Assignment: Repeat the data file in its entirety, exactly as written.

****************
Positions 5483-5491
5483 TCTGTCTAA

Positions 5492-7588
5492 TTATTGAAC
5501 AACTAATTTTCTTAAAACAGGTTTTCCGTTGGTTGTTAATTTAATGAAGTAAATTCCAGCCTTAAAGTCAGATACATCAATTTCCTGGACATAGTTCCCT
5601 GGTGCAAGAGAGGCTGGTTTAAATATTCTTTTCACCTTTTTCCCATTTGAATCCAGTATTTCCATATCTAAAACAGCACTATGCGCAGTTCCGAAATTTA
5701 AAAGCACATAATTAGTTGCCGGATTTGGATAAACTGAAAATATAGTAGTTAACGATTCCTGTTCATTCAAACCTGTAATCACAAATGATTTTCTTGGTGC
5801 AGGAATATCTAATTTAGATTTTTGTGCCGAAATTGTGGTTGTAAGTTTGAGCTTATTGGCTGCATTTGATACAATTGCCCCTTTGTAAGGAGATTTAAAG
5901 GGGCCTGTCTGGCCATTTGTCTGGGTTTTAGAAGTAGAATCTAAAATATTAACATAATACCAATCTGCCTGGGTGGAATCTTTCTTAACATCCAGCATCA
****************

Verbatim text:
Positions 5483-5491
5483 TCTGTCTAA

Positions 5492-7588
5492 TTATTGAAC
5501 AACTAATTTTCTTAAAACAGGTTTTCCGTTGGTTGTTAATTTAATGAAGTAAATTCCAGCCTTAAAGTCAGATACATCAATTTCCTGGACATAGTTCCCT
5601 GGTGCAAGAGAGGCTGGTTTAAATATTCTTTTCACCTTTTTCCCATTTGAATCCAGTATTTCCATATCTAAAACAGCACTATGCGCAGTTCCGAAATTTA
5701 AAAGCACATAATTAGTTGCCGGATTTGGATAAACTGAAAATATAGTAGTTAACGATTCCTGTTCATTCAAACCTGTAATCACAAATGATTTTCTTGGTGC
5801 AGGAATATCTAATTTAGATTTTTGTGCCGAAATTGTGGTTGTAAGTTTGAGCTTATTGGCTGCATTTGATACAATTGCCCCTTTGTAAGGAGATTTAAAG
5901 GGGCCTGTCTGGCCATTTGTCTGGGTTTTAGAAGTAGAATCTAAAATATTAACATAATACCAATCTGCCTGGGTGGAATCTTTCTTAACATCCAGCATCA